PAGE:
UA students work with Pima County Superior Court, make divorce and child custody cases understandable
Two UA departments are working together with the Pima County Superior Court to help make divorce cases and child custody cases easier to read and understand.
About 80 percent of adults represent themselves in family law cases because they can’t afford a lawyer, according to Pima County Superior Court Commissioner Dean Christoffel. Without a professional to help guide clients through the legal forms, understanding the language is often difficult.
“We started the internship and the partnership because the self-service forms for people who represent themselves in family law matters were very difficult to understand, were intimidating and were not helpful for people who needed to have information about how to access the courthouse and the court system,” Christoffel said. “So I sat down and tried to figure out how to simplify the language and decided that the only way was to try to find someone who knew how to write plain and simple English.”
Christoffel spoke with the Jerrold Hogle, director of the undergraduate English program and a professor in the English department, who passed on an idea that English interns could best rewrite the instructions for the self service centers forms. Word got around and Barbara Atwood, Mary Anne Richey Professor Emerita of Law, said there were law students who would like to help out as well, Christoffel added.
Tyler Baker / Arizona Daily Wildcat Larry Hogan Jr. is leading a group of students who are revising court documents for self representation in Pima County.
“All of us decided that the collaboration between English majors, law students, and the Pima County Superior Court would be really beneficial not only to helping the people with the redrafting and rewriting in simple plain English instructions but also to get information to English students about how lawyers think and to lawyers on how to write better,” Christoffel said.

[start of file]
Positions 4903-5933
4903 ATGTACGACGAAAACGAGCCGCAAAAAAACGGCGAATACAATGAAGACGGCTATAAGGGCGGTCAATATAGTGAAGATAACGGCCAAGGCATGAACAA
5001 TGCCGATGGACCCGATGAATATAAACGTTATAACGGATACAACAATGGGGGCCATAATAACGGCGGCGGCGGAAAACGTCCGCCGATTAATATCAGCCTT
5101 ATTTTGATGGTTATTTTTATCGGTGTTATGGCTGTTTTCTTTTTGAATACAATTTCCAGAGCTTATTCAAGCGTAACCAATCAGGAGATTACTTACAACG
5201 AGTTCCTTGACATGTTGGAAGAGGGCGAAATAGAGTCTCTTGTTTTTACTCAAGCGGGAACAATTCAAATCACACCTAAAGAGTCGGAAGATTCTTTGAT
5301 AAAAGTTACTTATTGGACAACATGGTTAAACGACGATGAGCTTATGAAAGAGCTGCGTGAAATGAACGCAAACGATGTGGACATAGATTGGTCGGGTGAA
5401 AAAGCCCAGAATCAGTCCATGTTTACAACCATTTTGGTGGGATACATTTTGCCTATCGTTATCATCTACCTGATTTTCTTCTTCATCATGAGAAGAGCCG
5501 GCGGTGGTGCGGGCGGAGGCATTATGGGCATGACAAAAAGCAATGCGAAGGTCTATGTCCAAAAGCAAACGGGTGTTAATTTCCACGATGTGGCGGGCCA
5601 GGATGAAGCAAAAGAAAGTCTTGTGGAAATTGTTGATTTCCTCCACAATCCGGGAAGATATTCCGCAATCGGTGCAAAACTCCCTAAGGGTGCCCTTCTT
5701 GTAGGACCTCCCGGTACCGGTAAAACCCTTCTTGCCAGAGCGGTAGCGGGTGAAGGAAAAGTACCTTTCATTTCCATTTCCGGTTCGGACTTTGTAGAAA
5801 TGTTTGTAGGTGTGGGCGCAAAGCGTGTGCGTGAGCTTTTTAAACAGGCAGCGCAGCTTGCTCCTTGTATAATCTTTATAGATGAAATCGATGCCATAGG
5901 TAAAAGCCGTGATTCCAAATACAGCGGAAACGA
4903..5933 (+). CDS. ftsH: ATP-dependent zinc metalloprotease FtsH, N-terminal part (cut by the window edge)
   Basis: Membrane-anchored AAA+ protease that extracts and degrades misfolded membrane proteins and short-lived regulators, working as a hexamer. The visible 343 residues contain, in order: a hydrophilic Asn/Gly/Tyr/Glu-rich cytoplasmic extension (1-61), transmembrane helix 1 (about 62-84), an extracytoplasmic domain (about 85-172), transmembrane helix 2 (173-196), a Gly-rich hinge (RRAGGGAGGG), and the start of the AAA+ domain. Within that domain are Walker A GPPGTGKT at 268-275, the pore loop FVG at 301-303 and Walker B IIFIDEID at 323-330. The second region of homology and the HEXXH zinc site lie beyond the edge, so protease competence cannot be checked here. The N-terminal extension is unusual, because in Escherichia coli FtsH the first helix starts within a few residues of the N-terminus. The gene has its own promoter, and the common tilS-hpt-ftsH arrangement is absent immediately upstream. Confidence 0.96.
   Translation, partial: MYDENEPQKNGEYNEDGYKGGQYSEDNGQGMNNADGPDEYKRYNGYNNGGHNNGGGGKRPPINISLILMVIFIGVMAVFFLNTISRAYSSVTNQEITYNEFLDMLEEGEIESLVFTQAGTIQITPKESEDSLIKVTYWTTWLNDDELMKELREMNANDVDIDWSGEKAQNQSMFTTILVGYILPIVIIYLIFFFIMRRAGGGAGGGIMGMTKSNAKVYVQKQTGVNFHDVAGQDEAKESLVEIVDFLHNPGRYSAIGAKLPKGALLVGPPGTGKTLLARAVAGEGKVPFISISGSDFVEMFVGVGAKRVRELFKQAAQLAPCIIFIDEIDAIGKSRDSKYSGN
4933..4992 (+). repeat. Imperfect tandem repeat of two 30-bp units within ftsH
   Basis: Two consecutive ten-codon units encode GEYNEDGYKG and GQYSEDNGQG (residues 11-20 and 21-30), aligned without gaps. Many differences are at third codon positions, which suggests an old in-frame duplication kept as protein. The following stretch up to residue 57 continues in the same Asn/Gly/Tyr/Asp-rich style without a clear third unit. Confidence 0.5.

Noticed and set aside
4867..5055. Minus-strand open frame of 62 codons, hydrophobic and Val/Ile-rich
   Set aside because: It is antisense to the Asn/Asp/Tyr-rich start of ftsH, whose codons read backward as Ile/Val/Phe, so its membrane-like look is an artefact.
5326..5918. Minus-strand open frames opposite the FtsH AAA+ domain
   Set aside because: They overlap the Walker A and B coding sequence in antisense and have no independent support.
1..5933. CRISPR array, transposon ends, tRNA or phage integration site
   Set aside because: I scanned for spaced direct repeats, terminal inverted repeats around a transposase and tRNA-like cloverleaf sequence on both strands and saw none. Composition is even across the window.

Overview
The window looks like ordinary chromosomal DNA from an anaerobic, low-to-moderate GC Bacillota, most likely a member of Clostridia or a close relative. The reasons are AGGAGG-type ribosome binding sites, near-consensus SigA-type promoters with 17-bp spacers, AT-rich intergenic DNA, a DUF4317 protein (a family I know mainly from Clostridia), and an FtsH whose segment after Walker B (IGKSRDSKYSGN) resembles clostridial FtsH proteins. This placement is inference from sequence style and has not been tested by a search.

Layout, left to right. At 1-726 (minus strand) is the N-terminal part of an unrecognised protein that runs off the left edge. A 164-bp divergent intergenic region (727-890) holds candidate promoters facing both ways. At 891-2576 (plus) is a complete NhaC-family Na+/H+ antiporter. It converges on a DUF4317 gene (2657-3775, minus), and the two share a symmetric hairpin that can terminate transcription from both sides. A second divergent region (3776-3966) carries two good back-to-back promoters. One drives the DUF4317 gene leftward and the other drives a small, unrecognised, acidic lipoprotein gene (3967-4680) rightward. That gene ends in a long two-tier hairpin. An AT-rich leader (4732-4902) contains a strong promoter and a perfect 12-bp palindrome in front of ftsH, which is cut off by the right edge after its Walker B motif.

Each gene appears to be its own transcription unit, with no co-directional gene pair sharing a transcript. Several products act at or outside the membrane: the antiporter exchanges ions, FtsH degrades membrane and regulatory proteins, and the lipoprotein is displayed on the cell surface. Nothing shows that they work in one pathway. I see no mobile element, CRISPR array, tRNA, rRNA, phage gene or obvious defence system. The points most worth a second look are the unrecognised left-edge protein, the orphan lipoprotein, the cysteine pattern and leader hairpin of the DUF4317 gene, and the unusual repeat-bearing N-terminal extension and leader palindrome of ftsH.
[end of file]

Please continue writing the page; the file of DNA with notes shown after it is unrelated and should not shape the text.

Students from the UA English department can participate in Simpla Phi Lex, a 3-unit internship to write up documents, while students from the College of Law can participate in the 1-unit program proofreading the documents making sure the legal terms are correct.
Administrators and other officials then oversee the documents to ensure they are correct.
“The law students are the ones who understand how the divorce process goes,” said Larry Hogan, team leader for the English students and former Daily Wildcat photographer. “On the English side, we are given the responsibility to write the documents in a simplified language.”
This is the third semester the internship has created a partnership between the UA and Pima County Superior Court.
“The importance to me is multiheaded,” Hogan said. “Number one, in the English department for the most part, we focus on writing personal essays or writing novels or fiction. There is more to writing and so, being apart of this internship, it helps us [English students] to see that English is applicable not only to writing novels and screenplays, but also to the business world.”
One of the two law students working on the internship this semester, Kaytlyn Yrun-Duffy, said she has learned a lot more about what people going through divorces need.
“You’re just feeling a myriad of emotions and you’re just thrown in front of a bunch of packets of papers, a lot of the times at a reading level above what one is comfortable with, and asked to try and go and figure out their divorce,” Yrun-Duffy said. “I just have a lot of empathy for what going through that process is like.”
For the law school to be involved is beneficial as well, according to Atwood, the program coordinator.
“It helps the community. It’s a real value to the people who will be going to the Superior Court getting child custody and getting their divorce to understand and be able to have user-friendly documents that they are going to encounter in the court rather than intimidating documents.”
Simpla Phi Lex helps law students gain experience in what to expect from their future clients, Atwood added.
“These instructions are for people who don’t have lawyers,” Atwood said. “So it’s making them think about how the ordinary non-lawyer [person] would respond to a set of instructions about all the documents on how to get a divorce.”